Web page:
"Doing everything at once would alleviate the support problems of trying to have two different authentication systems," he says. "But we have to make sure that however we do it, everyone is involved in the decision and agreeing that this is the right direction. You can't make a decision as an island; you can't surprise people with big changes."
Beyond getting cross-institutional buy-in, creating a system that can handle the changing roles of those who are in the network can be another significant hurdle. For example, a prospective student-let's call him Joe Campus-might be given a certain level of access within the network in order to "look around" at university resources while making his decision. If Joe becomes a student, another level of access is needed, and then the process gets even trickier if Joe gets an on-campus job, takes a few classes at another school, gets hired as a teacher's assistant, goes on to grad school, and finally graduates, becoming an alumnus.
At each level, Joe will have access to different databases and systems, ranging from library resources to grading systems to alumni records. Now take Joe and multiply him by 10,000 or more. Then add in visiting professors, temporary staff members, volunteers, consultants, and vendors. The ensuing mix can be daunting for the technology staff at the IHE, particularly given the high turnover rate within the system.
"Companies might tout their identity management systems, but at no company will you find a turnover rate of 25 percent per year or more," says Barry Ribbeck, director of systems architecture and infrastructure at Rice University (Texas) and co-chair of the EDUCAUSE Identity Management working group. "Also, companies can assign usernames based on HR paperwork. At colleges and universities, you usually depend on self-assertion, which can become challenging."
In other words, how can an institution know that potential student Joe Campus is really who he claims to be? And, later, if that same person decides to be known as Joseph Campus, multiple records might be created. Often universities develop unique identifiers to make sure that people are tracked in a way other than their names, Ribbeck explains. Social Security numbers can't be used, but IHE-supplied numbers can be, as long as other security and privacy controls are in place to prevent hackers from matching up those identifiers with other information.
Rice is making great strides after years of not addressing IdM concerns, Ribbeck adds. The institution has it easier than some, with its smaller population of faculty, staff, and students. A security officer has been hired to put polices and procedures in place.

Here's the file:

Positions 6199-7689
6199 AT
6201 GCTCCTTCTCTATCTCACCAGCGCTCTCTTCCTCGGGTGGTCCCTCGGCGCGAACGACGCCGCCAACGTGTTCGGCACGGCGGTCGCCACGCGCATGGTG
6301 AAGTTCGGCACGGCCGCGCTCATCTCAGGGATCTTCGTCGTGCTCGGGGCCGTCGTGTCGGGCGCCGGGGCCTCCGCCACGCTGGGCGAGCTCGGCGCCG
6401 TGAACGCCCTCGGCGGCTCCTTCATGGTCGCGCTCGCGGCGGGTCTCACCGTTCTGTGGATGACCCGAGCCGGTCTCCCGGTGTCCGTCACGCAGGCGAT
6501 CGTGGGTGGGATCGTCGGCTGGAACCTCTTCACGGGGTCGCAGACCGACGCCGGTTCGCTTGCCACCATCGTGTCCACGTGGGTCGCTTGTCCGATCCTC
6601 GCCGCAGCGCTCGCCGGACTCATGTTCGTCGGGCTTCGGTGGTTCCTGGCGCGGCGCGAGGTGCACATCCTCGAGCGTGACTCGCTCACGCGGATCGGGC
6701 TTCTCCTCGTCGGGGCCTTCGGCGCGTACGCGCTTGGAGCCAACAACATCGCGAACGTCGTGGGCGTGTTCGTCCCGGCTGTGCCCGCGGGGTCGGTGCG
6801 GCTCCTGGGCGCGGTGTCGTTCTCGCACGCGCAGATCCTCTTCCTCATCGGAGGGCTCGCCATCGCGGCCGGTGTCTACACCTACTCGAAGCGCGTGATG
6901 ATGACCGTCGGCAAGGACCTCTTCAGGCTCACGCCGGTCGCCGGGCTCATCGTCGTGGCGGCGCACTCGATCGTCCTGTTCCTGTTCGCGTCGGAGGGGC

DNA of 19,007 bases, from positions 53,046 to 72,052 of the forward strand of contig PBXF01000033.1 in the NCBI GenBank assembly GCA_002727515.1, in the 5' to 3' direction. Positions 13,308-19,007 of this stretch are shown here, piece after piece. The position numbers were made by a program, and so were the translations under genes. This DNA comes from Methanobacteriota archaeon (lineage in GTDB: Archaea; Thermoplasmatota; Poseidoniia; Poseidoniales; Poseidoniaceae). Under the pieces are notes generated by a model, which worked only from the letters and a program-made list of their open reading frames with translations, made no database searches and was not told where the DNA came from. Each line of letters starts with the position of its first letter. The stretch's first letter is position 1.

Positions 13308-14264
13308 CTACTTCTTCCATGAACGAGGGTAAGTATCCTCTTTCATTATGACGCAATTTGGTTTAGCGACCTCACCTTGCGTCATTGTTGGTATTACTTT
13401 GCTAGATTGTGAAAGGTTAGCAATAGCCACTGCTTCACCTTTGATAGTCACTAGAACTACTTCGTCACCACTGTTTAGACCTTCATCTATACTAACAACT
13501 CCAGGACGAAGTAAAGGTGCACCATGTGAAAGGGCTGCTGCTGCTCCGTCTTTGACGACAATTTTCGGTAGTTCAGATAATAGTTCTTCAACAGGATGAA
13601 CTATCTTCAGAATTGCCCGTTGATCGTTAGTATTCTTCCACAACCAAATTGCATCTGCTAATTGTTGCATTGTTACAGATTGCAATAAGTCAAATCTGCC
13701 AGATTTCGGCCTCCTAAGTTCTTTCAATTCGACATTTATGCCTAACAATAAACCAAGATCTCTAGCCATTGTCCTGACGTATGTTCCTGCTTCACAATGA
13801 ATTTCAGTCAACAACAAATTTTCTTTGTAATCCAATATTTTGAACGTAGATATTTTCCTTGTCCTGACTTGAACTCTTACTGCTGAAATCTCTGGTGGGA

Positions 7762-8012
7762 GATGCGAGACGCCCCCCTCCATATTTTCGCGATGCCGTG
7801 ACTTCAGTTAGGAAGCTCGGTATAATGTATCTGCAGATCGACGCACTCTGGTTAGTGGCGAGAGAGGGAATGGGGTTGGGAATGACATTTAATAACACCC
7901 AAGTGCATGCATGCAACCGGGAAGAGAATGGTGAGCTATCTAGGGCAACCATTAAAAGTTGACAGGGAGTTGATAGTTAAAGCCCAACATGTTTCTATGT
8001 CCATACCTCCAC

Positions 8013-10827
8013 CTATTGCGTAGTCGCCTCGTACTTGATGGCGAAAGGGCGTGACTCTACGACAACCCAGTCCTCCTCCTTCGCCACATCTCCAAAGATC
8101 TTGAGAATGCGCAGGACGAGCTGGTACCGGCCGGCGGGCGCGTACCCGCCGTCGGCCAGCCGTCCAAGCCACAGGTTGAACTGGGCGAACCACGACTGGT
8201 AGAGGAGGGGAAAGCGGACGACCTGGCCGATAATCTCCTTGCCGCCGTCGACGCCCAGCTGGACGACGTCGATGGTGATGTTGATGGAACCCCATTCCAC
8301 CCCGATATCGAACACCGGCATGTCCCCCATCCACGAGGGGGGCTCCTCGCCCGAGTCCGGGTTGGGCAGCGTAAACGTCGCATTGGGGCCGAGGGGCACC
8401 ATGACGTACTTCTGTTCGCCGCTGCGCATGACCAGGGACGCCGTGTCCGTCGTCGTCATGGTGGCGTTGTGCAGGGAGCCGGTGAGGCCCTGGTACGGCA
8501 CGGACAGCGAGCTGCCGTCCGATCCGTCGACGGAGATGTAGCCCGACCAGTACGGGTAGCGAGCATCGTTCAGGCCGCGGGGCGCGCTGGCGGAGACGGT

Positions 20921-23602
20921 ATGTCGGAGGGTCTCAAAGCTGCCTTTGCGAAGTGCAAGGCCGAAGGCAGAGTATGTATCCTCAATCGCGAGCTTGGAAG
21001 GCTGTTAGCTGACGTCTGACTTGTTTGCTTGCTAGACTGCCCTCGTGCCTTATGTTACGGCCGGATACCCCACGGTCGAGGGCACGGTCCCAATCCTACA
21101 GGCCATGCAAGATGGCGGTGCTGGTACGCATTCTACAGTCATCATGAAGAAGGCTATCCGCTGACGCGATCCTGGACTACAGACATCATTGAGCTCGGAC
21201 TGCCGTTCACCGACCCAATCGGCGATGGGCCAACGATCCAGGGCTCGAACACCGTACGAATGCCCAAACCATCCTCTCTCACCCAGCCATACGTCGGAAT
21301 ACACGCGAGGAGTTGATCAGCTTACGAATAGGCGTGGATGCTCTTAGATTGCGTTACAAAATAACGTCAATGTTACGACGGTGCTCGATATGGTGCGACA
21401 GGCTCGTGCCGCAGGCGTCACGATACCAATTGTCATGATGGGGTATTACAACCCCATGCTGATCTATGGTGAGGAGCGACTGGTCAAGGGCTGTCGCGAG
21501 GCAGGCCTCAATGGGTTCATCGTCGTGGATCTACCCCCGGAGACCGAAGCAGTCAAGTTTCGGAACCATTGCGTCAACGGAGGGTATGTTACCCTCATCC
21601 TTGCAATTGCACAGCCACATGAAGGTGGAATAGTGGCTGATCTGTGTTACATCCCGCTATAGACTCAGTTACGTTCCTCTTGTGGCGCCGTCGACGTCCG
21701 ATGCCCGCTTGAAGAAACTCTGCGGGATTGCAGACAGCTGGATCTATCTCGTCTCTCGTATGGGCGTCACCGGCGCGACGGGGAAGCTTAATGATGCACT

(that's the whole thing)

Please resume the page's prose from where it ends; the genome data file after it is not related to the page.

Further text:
One of the largest goals at Rice is to expand user awareness of identity issues, which Ribbeck says can be difficult. "People have grown up in a culture where everything is open and free," he notes. "They like the collaborative aspect of the university network, but they really have to relearn how to protect themselves. We have to teach students, faculty, and staff the basics of identity protection. Otherwise, they're going to get burned."
When communicating the need for better IdM to those on campus, the education tends to extend to lessons on personal computing devices, notes Harlan Jorgensen, director of computing resources at Northwestern College (Iowa).
"One of the biggest issues we face is students bringing in their own machines and logging on to the network," he says. "It can be difficult, because they need clean access, but we have to make sure that machine isn't a danger to the network." Northwestern has implemented technology from eTelemetry that helps to manage and identify user activity.
Jorgensen is currently in the process of writing more policies that address provisioning, account access, and IdM. In the past, he says, college officials felt confident because they had put up a strong intrusion detection system and solid firewalls, but then they gradually came to realize that those who resided within the college could be just as dangerous as those who were locked out. "We found that some students were finding ways around our rules in order to do file sharing," he says. To boost communication about new policies and help inform students in particular about IdM issues and general use of computing resources, Jorgensen and others on the technology staff are working with a student development council.
The group is assisting helping to create policy and to decide when network privileges should be yanked because of abuse. Having students make such decisions for other students helps keep end users in mind when changing technology or implementing new procedures, Jorgensen says. Student involvement can also be a boon for creating new programs around sign-on changes, since students are certainly not shy in voicing their opinions. "Our goal is to have a high level of service for users," he adds. "One way to meet that goal is to find out what that means for users and what they expect."